Trading Tiny Portraits

If you inherited a collection of photos and there are some people may be from the 1880s to the turn of the 20th century you do not have a clue about, it could be those photos were part of trading.

During the Victorian era (1850s – 1900), it was the practice to have a calling card, the wealthy Victorian socialite’s version of a business card, which they distributed to friends and acquaintances during house calls. With the photograph coming into use, a person could add one’s portrait to the calling card, the next step in pictorial communication.

By the 1860s a popular collection done by ordinary folks was to collect small photos of famous people, placing them in photo albums alongside images of their friends and family members. So not just calling cards, but now individual portraits were popular.

With the Civil War in the early 1860s, photos of soldiers were extremely popular and many kept by friends and family. This included famous generals during the war.

The studio background did change over the decades. In the 1860s, it was common for the portrait subjects to pose in front of a column and curtain, while 1870s imagery was all about rustic bridges. Images in the 1880s prominently featured hammocks, swings, and railway carriages; the following decade of the 1890s brought palm trees and cockatoos.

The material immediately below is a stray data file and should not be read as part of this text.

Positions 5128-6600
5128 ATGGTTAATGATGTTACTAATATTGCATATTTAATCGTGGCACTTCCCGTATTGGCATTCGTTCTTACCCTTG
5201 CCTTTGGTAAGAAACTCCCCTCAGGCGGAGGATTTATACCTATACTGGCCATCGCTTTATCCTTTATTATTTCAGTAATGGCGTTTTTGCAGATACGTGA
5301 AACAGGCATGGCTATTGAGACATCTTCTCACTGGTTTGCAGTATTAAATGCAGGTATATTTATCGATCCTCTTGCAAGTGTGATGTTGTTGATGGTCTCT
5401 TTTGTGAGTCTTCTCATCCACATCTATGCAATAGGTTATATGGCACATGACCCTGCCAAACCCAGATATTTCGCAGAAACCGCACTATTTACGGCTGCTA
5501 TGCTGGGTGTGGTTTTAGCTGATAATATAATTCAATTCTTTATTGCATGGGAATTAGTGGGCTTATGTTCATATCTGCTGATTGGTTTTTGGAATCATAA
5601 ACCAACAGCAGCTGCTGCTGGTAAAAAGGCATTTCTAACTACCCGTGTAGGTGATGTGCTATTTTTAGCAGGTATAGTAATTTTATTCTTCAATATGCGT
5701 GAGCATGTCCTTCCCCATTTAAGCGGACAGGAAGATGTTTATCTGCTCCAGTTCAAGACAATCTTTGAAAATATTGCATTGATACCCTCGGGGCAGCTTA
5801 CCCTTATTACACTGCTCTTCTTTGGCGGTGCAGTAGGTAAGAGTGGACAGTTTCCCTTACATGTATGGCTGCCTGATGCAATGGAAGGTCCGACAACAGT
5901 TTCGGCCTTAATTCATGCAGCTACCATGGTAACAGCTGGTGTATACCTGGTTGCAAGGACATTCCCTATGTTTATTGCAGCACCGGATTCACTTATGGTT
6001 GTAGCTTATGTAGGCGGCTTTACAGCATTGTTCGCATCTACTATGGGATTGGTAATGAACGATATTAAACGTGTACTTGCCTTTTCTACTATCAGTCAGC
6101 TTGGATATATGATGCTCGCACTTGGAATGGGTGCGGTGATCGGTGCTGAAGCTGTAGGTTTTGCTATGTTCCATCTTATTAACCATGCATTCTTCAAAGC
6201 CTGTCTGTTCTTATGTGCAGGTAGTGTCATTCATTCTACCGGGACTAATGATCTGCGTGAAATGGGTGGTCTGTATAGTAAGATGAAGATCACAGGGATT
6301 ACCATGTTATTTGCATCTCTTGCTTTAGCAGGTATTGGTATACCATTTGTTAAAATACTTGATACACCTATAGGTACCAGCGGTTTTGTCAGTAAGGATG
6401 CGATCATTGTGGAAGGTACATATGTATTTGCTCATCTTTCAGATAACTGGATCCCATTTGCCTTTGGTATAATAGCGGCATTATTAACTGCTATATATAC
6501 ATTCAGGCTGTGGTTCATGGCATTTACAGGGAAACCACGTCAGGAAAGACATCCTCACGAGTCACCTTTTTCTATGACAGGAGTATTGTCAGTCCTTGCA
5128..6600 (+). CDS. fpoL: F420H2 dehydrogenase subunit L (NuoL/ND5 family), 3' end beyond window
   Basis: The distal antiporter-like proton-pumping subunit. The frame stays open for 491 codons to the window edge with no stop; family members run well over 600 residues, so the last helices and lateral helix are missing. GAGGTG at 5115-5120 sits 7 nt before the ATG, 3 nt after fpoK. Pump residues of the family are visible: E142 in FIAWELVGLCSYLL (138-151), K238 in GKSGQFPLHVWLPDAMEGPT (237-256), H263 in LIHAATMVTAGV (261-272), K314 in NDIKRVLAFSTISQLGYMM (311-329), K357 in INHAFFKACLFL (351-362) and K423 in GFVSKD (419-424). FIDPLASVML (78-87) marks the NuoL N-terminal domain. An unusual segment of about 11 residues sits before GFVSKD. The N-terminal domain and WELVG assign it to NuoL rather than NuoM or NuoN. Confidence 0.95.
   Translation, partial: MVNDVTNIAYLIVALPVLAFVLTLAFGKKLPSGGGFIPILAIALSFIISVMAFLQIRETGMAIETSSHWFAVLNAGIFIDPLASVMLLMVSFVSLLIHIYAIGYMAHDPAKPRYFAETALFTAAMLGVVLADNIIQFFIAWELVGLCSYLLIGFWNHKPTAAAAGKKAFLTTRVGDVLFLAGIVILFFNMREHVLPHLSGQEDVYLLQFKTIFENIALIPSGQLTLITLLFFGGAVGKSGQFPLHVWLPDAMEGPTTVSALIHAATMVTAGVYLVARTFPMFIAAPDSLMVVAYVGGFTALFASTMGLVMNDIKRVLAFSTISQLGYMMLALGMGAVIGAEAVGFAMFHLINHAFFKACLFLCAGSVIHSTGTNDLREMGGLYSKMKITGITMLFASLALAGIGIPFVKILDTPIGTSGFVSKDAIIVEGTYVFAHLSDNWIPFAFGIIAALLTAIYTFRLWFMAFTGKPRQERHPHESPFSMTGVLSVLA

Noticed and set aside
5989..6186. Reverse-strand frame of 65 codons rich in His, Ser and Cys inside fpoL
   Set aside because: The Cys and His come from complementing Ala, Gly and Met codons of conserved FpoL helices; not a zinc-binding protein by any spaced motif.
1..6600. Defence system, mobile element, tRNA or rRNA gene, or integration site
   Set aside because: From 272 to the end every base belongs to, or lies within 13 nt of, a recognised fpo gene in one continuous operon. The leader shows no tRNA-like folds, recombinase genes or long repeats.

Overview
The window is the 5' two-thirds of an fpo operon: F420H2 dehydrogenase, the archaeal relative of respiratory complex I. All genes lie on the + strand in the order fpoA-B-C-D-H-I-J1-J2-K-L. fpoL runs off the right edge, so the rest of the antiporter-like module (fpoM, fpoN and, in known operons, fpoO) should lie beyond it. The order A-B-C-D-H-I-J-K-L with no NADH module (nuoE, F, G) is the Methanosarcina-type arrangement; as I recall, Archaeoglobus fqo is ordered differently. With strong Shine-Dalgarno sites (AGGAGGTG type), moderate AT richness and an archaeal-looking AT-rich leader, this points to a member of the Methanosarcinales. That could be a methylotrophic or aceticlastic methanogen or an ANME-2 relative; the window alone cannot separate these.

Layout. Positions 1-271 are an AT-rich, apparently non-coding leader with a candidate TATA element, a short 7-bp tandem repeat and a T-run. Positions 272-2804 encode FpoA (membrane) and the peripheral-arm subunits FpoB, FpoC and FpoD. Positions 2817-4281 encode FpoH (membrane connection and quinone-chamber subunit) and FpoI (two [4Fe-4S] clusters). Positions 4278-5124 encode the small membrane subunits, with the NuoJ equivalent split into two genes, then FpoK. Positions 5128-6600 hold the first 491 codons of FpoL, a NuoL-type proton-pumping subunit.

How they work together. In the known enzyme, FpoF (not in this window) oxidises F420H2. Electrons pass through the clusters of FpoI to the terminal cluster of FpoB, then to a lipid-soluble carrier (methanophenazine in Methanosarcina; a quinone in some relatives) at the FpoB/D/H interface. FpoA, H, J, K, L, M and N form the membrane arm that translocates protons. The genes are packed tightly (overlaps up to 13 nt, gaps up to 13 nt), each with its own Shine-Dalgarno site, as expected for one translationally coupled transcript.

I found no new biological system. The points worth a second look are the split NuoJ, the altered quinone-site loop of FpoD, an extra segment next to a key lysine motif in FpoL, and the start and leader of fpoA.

There was the desire and maybe a need to share one’s own image with others, not just family members. It was a method to announce one’s presence in the world. So you see why you just might have photos handed down of individuals who may have never been related to anyone on your family tree. They could be friends, business associates, neighbors, local politicians, etc.

Photos: Lady wearing a hat; Sheriff Edward Curtis; Male in 1890s; Civil War soldier; and child in a studio.

Related Blogs:

1870s – Victorian Photos

Smile for the Camera

Headless Photos

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